Last week the Central Bank published the Q4 update of their mortgage arrears dataset. In general the situation is one of steady improvement but are we missing out on some of the underlying trends?
The problem is that an ever larger proportion of the arrears accounts are in the final category for those over 720 days in arrears. By the end of 2016 there were almost 33,500 PDH mortgage accounts in arrears of more than 720 days. These accounts had an outstanding balance of €7.5 billion and had accumulated €2.2 billion of arrears. Here are the reported categories as a proportion of the overall arrears problem.
At the end of 2016 accounts over 720 days in arrears were 43 per cent of accounts in arrears, 53 per cent of the total outstanding balance in arrears and 89 per cent of the built-up arrears. Can we really tell what is happening to arrears when so much is reported in an open-ended category?
We can look at what has happened to this category since it was first reported in Q3 2012.
There has been some improvement in the number of accounts in this category. The number peaked in Q2 2015 at just over 38,000 and has now fallen below 33,500. However both the average balance owing and the average amount of arrears accumulated continue to rise. There may be a compositional effect at play if it is accounts below the average that are resolved, through whatever means, and removed from the category.
Taking that aside we see that the average balance on these accounts climbs ever higher. For the full period above it rose from €203,400 to €225,800. This is likely a reflection of no or limited repayments being made to reduce the balance and the accumulated interest being added which increases in the balance.
The average amount of arrears also continues to rise and by the end of 2016 stood at €66,000 for these accounts. We know these accounts are at least two years in arrears but it is hard to know how deep they go. If the average monthly payment on these accounts was €1,500 then we are looking at accounts being, on average, something around 44 months in arrears.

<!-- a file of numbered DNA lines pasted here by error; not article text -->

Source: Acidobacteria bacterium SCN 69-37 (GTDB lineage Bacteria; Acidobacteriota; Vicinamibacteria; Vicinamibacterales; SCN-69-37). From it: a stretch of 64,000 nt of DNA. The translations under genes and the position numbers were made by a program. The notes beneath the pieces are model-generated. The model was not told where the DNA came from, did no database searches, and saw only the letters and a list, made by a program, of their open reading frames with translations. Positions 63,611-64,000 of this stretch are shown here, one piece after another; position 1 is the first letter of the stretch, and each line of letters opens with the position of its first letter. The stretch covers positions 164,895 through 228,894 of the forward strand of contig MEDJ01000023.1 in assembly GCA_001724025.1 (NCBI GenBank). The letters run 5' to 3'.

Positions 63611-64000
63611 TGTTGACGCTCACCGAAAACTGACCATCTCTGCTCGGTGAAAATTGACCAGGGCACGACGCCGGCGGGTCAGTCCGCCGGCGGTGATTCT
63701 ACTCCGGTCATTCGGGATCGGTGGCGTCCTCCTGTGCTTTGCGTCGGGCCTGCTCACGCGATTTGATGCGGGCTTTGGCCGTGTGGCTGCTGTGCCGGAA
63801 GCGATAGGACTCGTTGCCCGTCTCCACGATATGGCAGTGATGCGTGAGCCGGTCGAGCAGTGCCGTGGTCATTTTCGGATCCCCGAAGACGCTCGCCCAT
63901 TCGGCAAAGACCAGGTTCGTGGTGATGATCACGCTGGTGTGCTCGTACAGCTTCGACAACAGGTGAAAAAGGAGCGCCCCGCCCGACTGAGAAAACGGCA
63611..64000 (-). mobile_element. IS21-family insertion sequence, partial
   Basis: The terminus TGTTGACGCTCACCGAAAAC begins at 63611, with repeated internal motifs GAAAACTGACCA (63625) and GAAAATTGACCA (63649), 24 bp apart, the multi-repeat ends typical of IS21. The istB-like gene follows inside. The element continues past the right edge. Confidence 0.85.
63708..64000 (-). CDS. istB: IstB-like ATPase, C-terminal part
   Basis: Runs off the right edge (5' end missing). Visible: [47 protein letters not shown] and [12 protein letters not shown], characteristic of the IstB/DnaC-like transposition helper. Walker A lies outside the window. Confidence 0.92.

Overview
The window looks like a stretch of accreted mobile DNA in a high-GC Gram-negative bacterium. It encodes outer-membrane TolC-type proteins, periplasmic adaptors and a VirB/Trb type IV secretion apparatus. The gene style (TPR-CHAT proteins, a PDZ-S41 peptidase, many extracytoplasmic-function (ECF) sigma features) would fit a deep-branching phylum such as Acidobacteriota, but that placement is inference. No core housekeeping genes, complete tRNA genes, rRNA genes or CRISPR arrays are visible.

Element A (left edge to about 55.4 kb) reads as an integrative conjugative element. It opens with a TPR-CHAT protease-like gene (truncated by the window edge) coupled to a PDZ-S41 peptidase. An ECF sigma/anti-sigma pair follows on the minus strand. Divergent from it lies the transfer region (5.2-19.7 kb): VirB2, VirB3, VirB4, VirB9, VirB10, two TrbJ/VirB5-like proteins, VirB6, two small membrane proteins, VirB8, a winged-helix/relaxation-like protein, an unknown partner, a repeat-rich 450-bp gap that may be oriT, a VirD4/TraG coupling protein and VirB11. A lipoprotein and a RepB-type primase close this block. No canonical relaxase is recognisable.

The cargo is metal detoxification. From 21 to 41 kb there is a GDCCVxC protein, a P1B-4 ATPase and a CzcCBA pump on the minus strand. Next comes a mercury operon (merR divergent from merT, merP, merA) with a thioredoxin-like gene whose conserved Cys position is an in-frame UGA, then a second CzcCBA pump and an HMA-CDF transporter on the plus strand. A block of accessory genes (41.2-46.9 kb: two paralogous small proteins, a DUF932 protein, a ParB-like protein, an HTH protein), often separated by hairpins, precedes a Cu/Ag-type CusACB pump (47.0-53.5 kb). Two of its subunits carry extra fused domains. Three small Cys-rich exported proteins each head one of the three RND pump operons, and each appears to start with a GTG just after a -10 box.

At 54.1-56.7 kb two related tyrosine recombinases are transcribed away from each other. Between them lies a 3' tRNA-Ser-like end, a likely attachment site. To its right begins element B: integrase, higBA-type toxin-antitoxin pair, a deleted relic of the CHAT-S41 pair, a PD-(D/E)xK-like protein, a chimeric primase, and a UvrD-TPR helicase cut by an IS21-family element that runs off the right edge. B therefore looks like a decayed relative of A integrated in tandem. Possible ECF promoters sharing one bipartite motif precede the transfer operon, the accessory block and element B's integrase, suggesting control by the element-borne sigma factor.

It is often argued that very little has been done FOR those who are more than two years in arrears. But it is also true that little has been done TO them. It has not been possible to find comparable data for other countries in order to assess the extent to which they have experienced mortgage accounts more than two years in arrears. Other countries don’t report such figures because it is something which would not be tolerated; some resolution would be applied. That is not the case in Ireland and cases come before the courts where no payments have been received in five years or even longer.
When the “more than 720 days” category was introduced in Q3 2012 it contained 15 per cent of accounts in arrears, 17 of the outstanding balance in arrears and 48 per cent of the built-up arrears. As shown above, those figures are now 43 per cent, 53 per cent and 89 per cent. OK, part of this reflects the improvements that have seen the arrears figure fall for the past few years but it’s clear these improvements have not been reflected in the 720 day category to the same extent. A final open-ended category that contains a lot of the observations means we are limited in what can be learned from the data about some of the underlying trends.
It tells a lot about the approach to the problem that it is now necessary to introduce a category for accounts more 1,440 days in arrears.Tweet